In short, the Labour intelligentsia and commentariat at the top of the party have their heads up their own arses. Guess what? The grassroots have been telling them this for eons. But have they bothered listening to the little people who engage in the ‘contact sport’ with local people week in week out and all through the year? Do they heck. Most of those at the top are career politicians, who’ve followed the SPAD route, and haven’t the first idea what really concerns Joe Public on civvy street and don’t seem truly interested. An example. We’ve just had an election and I’ve talked to I don’t know how many hundreds of people, as have all my fellow campaigners, and we’re a mine of information about the concerns of our fellow citizens. But has anybody at the top had the presence of mind to ask branches and CLPs to produce a post-election report detailing all the information we’ve gleaned and how we think it can be addressed? Of course not; our leaders just push their heads further up there backsides, in the misguided belief that they know what the people are thinking. They don’t and it’s about time politicians of all hues stop patronising the public with that line. But we do and we’re here, ready and waiting to tell you, if only they were willing to listen.

  26. Glyn H says:

    As one not of the left does all the foregoing not prove that Labour became obsolete with Fred Kite and Harold McMillan? Surely the Brown debacle showed that even shrouding socialism in fake Blairite clothes cannot work for long?
    Clegg is hated as much for not being a lefty as the tuition fees; cannot the sensible left join the orange bookers and form a viable opposition?
    Ah, I’ve overlooked the SDP!

  27. Richard says:

    And I’ll add to that. If they did ask, boy would it transform CLP meetings. Imagine this: lively discussions, a thrashing out of ideas, the grasping of uncomfortable truths, the development of forward-thinking and a vision, greater community engagement etc etc and if we’re lucky, that might even draw new people in.

  28. Dr D Holdsworth says:

    Taking a strictly empirical view of Labour versus Conservative governments, and assuming all politicians to be of equally low intelligence (a reasonable assumption), one thing stands out starkly: Labour Governments always cause financial disasters, and Conservative ones mostly do not. It can therefore be argued that running a country the Conservative way is much easier to get right than running one the Socialist way.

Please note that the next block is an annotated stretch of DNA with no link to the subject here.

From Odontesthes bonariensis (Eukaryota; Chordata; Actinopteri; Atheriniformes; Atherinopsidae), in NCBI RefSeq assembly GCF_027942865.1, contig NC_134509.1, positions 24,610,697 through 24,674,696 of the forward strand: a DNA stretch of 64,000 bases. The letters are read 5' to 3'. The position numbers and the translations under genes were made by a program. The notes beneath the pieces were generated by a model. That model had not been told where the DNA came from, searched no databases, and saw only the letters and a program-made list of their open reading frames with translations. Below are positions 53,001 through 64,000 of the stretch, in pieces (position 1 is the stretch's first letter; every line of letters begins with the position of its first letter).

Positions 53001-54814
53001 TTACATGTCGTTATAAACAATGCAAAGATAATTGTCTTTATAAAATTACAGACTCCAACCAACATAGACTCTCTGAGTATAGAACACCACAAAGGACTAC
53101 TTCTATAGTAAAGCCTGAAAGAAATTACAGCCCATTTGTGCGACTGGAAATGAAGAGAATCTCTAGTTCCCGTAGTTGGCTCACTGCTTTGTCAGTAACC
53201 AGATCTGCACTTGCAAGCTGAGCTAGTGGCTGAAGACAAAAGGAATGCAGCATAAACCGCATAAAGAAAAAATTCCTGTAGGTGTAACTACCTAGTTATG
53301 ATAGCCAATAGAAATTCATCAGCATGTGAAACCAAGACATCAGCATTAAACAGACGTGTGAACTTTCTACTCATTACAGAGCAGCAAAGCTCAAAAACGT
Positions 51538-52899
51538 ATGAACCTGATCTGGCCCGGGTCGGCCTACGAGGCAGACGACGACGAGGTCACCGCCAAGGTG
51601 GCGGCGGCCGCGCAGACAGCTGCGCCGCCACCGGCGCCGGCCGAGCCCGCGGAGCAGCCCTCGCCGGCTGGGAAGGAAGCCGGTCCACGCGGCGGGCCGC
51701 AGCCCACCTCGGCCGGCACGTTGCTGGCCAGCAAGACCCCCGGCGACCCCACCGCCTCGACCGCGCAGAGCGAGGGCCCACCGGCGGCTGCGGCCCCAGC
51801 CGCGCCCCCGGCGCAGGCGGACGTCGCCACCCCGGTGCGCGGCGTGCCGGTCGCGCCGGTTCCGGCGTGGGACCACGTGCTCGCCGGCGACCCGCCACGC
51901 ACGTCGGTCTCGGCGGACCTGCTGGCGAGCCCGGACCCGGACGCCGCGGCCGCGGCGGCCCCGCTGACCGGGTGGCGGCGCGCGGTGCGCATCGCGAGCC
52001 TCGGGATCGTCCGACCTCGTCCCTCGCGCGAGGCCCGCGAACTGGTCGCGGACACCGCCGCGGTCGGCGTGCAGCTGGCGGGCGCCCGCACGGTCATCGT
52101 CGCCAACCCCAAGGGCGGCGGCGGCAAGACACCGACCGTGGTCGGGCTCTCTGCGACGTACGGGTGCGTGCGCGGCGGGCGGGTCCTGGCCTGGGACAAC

If you look at the last thirty years or so of Labour leaders, once again a pattern stands out: the only Labour leader out of the seven (including Red Ed) that have been in power who could lead the party to electoral success was Tony Blair; all others were electoral poison. The pattern here is this: the average Labour leader is a man who has fought their way up through the Labour bureaucracy over a very long time (and has lost the common touch along the way); Tony accomplished the same task much more quickly and stayed in touch with the common man.

    The lesson here is obvious, I hope. Lose the overwhelming bureaucracy, and adopt more Conservative policies, adopt also a meritocracy inside the party (which means sacking the likes of Gordon Brown. Here’s some more advice; duck when he reaches for a Nokia) and make the expulsion of electoral poison much easier.

    Alternatively, get used to losing elections.

  29. RichieP says:

    “But if it says something like “Labour will work with the British people to make sure that people who play by the rules get their fair share, people who do the right thing get rewarded, and that there are jobs for those who can work and security for those who can’t. We know we can achieve this because unlike the Tories, we really are all in it together.”, then I’m not sure I see much of a problem.”

    For heaven’s sake, for all the high-flown ideas here, the basic reality is that voters (like me, ex Old South Wales Labour) don’t believe a word Labour says anymore (whatever pastel shade you crayon it in with). You turned this country into the most spied upon and over-legislated state in the world; you took away personal liberties without a second thought; you endlessly nagged on about fairness and all the other buzz words but behaved as if you were always the ones who knew best, wagged your fingers, dismissed and patronised the population and then showed you were (at least in parliamentary party terms) just as much or more corrupt than the bloody Tories. I don’t know what the answer is and I wish I could bear to vote Labour again but I don’t trust you. And I certainly don’t trust the Hampstead graduates who form the bulk of your leadership and shadow cabinet. It would help if Milliband could pronounce his Ts too. And get rid of Balls, what a dire liability.

  30. hampsirehog says:

    No offence, but why don’t you campaign on what you believe in rather than finding what the voters think they believe in and then adjusting your policies. You look like you are too hungry for power for the privilege it brings rather than the good you may be able to do. Start with your front bench – they act like small children who have their dummy taken away….pontificating and criticising on this and that with no offer of a constructive alternative. A spot of humility (not possible for some of them, evidently) would likely go a long way. Just a thought

  31. Martin Robinson says:

    May be a bit off topic but it may help to explain why Labour despite everything that is going on won’t get anywhere with the present strategy